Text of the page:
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Press Conference Transcript on Nov 29

THE MODERATOR:  Thank you for coming.  May I first invite Mr. David Hui, Chairman of the Hong Kong Golf Association on stage to deliver a speech.

DAVID HUI:  A quick welcome to all of the players here today and all of the other players who are probably busy practising now hopefully.  The weather looks fantastic and we are all hopeful of four fantastic days of golf like last year.

On behalf of the Hong Kong Golf Association, we would like to thank obviously UBS for their support of the event.  It’s their seventh year of continued support and obviously the government for the Mega Events Fun, and thank you for their invaluable support this year which has really us helped push the event up to another level yet again.  We have six fantastic players here, who are here to sort of promote the event, and I look forward to hearing their answers to your questions.

THE MODERATOR:  Secretary of Mega Assessment Committee and Assistant Commissioner of Tourism, Vincent Fung.

VINCENT FUNG:  Hello, distinguished golfers, ladies and gentlemen, first of all a very warm welcome to everybody who travelled the distance to Hong Kong.

The Mega Events Fund of the Hong Kong Government is proud to support this well‑known, world‑class event for the first time, and we believe that with the support of the Mega Events Fund, we should be able to bring this event to new height, and we can see that more there are and more top‑class level events coming to Hong Kong.

So, in addition to the Hong Kong Open, the Hong Kong Government, and Hong Kong Tourism Board has been supporting various mega events in the coming months, like during Christmastime, the Hong Kong WinterFest, and on the 1st of January, we shall have the Dragon and Lion Dance, and during the Chinese New Year period, we will have other mega events ongoing.

While playing golf, try to enjoy the beautiful scenery of Hong Kong and also the good food, shopping and all of the good things in Hong Kong, and enjoy your stay here.  Thank you very much.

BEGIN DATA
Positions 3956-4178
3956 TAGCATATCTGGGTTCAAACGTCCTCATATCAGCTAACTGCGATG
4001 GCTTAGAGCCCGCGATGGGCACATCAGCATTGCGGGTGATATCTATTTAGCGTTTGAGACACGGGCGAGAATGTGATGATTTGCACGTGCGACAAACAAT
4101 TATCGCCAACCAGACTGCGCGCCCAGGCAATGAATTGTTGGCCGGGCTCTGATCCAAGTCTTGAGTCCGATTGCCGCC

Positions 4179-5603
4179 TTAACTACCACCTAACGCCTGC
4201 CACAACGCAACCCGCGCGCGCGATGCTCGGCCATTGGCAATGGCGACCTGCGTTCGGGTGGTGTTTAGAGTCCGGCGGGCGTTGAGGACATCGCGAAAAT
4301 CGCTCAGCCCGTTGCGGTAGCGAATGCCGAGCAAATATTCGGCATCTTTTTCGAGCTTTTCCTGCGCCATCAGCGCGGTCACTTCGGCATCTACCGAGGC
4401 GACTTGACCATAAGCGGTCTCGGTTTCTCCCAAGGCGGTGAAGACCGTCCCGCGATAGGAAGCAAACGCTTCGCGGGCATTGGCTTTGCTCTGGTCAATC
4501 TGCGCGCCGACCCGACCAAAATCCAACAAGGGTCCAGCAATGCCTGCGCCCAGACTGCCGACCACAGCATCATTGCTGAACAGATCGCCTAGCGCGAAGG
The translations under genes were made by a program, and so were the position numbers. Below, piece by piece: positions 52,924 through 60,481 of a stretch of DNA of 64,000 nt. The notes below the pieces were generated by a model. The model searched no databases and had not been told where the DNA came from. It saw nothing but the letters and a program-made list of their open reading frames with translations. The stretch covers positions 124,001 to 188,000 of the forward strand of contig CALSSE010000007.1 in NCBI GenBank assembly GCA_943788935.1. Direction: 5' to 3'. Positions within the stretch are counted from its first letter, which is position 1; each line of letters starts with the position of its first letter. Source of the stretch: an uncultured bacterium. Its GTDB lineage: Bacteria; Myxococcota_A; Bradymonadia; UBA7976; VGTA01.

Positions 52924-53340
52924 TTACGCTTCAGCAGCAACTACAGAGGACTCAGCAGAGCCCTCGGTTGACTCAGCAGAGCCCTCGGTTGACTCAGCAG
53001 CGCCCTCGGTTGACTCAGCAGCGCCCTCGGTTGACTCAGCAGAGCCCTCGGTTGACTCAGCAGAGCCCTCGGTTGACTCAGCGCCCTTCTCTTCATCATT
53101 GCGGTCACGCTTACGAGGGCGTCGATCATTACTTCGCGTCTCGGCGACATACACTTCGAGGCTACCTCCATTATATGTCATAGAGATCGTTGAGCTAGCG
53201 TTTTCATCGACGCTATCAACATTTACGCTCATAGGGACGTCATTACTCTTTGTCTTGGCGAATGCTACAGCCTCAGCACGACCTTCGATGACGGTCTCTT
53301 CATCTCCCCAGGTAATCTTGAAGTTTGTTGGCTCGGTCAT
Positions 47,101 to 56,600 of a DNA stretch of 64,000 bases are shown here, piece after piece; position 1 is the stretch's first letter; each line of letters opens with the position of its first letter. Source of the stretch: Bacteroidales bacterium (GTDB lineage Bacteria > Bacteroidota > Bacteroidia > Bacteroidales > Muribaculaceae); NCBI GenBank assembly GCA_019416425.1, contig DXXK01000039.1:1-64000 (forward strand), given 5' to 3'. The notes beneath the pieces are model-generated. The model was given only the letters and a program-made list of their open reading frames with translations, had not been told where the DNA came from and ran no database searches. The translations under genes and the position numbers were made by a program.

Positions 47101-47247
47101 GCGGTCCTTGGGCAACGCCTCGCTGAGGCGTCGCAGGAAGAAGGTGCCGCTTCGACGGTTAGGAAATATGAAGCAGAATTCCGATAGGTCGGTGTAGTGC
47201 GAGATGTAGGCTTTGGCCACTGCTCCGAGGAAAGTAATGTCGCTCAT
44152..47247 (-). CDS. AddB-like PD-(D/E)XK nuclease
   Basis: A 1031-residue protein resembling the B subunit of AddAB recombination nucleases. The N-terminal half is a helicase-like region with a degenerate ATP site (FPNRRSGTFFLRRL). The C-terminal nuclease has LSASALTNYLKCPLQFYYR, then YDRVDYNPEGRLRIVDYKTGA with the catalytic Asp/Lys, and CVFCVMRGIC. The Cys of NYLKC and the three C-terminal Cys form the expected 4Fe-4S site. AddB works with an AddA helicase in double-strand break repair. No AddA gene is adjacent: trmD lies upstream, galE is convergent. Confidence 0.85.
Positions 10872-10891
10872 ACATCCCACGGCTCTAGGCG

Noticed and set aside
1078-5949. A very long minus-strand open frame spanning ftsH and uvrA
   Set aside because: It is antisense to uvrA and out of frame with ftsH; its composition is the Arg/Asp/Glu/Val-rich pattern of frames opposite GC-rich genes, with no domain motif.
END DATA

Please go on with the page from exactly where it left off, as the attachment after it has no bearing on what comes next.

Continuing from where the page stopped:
THE MODERATOR:  Last but not least we invite Mr. Allen Lo, Country Head and Chief Executive of UBS Hong Kong branch.

ALLEN LO:  The good thing of being the last speaker is that probably I don’t have to say a lot after what my two friends have said before.  Good afternoon and welcome again to the press conference to launch the 2011 UBS Hong Kong Open and to some of our returning players here.

We are very honoured and very, very pleased to have assembled such a distinguished field of players this year, and certainly with the calibre of players, 2011 should be able to receive the best field of players in the 53‑year history of the UBS Hong Kong Open.

I would also like to thank Mr. Vincent Fung, the Assistant Commissioner of Hong Kong Tourism.  This is the first year in which the U BS Hong Kong Open has received support from the Hong Kong Government Mega Events Fund.  Now, I think the support from the Hong Kong government is quite important to signify the importance of the Hong Kong Open in Hong Kong, and also in Asia.  It recognises the potential of the previous Hong Kong Opens as an increasingly important sporting international event in Hong Kong.

Now, we would like to thank Mr. Fung and the Hong Kong Government for their support.  UBS also recognises this potential, when we started sponsoring the Hong Kong Open in 2005, we have worked very hard to increase the media coverage, in particular with the televised media coverage.